In the weeks leading up to and after the Iraqi Kurdistan Regional Government (KRG) referendum, the Kurds’ aspirations faced regional hostility, except from Israel. However, the region-wide opposition is not the only obstacle standing in the way of Kurdish statehood. Rather, much like the Palestinians, Iraq’s Kurds face significant hurdles in governance. In order to be truly meaningful, the September referendum needed to be a means to achieve Kurdish unity and democracy.
As I wrote leading up to the referendum, internal divisions and stalling of democratic processes in the KRG meant that the vote had to help unite the Kurds and reactivate their democratic institutions in order to gain legitimacy. Without reopening parliament and continuing a democratic process, the referendum would have simply been a means of buttressing KRG President Massoud Barzani’s authority and preserving his KDP party’s power. Fortunately, the Iraqi Kurdish parties took initiatives to make amends with each other before the referendum. The Kurdish parliament convened for the first time in two years and the opposition Gorran Movement gave the vote its blessing just days before the referendum.
Still, other domestic rifts threatened to undermine the prospects for Kurdish independence. Before September 25, this may have even created skepticism about voter turnout. Though the older Iraqi Kurdish generation strongly supported statehood due to their While memories of suffering under Saddam Hussein drove many older Iraqi Kurds to strongly support statehood, the younger Kurdish community was initially expected to boycott the referendum or vote no on independence. The younger Iraqi Kurds are less confident in their leaders’ collective ability to run an independent Kurdistan because this demographic is more exposed to the political divide and relative incompetence of the Iraqi Kurdish leadership. Where their parents remember Ba’athist oppression, this age group recalls the devastating four year civil war between the KDP and PUK in the 1990s.
However, such concerns about a generational divide may have been overstated. Perhaps partly due to rapprochement between parties, the referendum received a robust voter turnout of 72 percent and a high “yes” result of 93 percent, thus strengthening Ebril’s ability to leverage for independence. Had the referendum been a more partisan affair, such a massive and positive turnout would not have been possible.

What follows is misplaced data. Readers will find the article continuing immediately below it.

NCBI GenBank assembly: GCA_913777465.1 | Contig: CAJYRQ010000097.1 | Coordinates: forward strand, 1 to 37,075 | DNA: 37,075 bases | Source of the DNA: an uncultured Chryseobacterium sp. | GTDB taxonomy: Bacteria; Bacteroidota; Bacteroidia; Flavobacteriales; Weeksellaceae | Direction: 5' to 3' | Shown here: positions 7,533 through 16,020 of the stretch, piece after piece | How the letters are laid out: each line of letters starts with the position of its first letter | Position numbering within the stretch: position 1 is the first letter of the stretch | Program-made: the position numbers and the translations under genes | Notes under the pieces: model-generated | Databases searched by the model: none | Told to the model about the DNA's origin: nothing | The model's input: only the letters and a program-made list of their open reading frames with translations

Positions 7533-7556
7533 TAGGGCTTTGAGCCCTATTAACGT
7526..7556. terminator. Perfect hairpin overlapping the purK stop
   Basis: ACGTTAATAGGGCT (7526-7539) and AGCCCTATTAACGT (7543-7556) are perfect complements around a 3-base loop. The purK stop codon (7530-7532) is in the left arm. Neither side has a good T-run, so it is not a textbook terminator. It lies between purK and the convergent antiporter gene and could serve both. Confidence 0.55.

Indeed, independence often requires national political unity and legitimate institutional representation. In this sense, the Palestinian national movement is at a similar juncture to Kurdish aspirations. In the Carnegie Endowment for International Peace’s recent project “Revitalizing Palestinian Nationalism,” 58 Palestinian leaders from various fields were asked what the most important institution is in Palestinian society today. A clear majority said that it is their governing institutions and that those structures need to be united for any progress to be made. As Palestinian development economist Raja Khalidi has observed, “Without national unity, achieving any potential that might exist for national liberation is impossible.”
In their recent English language biography of Mahmoud Abbas, The Last Palestinian, Grant Rumley and Amir Tibon suggest that political fragmentation is one of the primary issues holding Palestinians back from signing a final-status agreement with Israel (and, presumably achieving independence).
For instance, at Camp David in 2000, Mahmoud Abbas was less flexible in negotiations than he had been previously due to his power struggle with fellow negotiator Ahmed Qurei. Since Yasser Arafat seemed to give Qurei a boost in political power in back channel negotiations, Abbas feared that any success in negotiations would be credited to his rival. Accordingly, he felt this undermined his own standing in Palestinian politics.
Abbas continued to struggle to commit to serious negotiations with Israel in order to bring his people independence after losing Gaza to Hamas in 2007. After losing the Strip, the Palestinian president could no longer speak or negotiate on behalf of all Palestinians in the territories and he could not commit to legitimate peace talks with Israel without risking political repercussions.
Thus, just as the Palestinians cannot pursue independence and negotiations with Israel as long as their national movement is divided, so too will the Kurds be unable to negotiate secession from Baghdad and proceed towards statehood without national unity.
Despite the initiatives the Iraqi Kurdish parties took to overcome their differences before the referendum, there is still a ways to go until they can viably push for independence. Perhaps the next step the Iraqi Kurds can take is to follow through on the general elections scheduled on November 1. By holding a free and fair contest and respecting the results, the KRG leadership will strengthen their national movement’s ability to navigate separation from Iraq.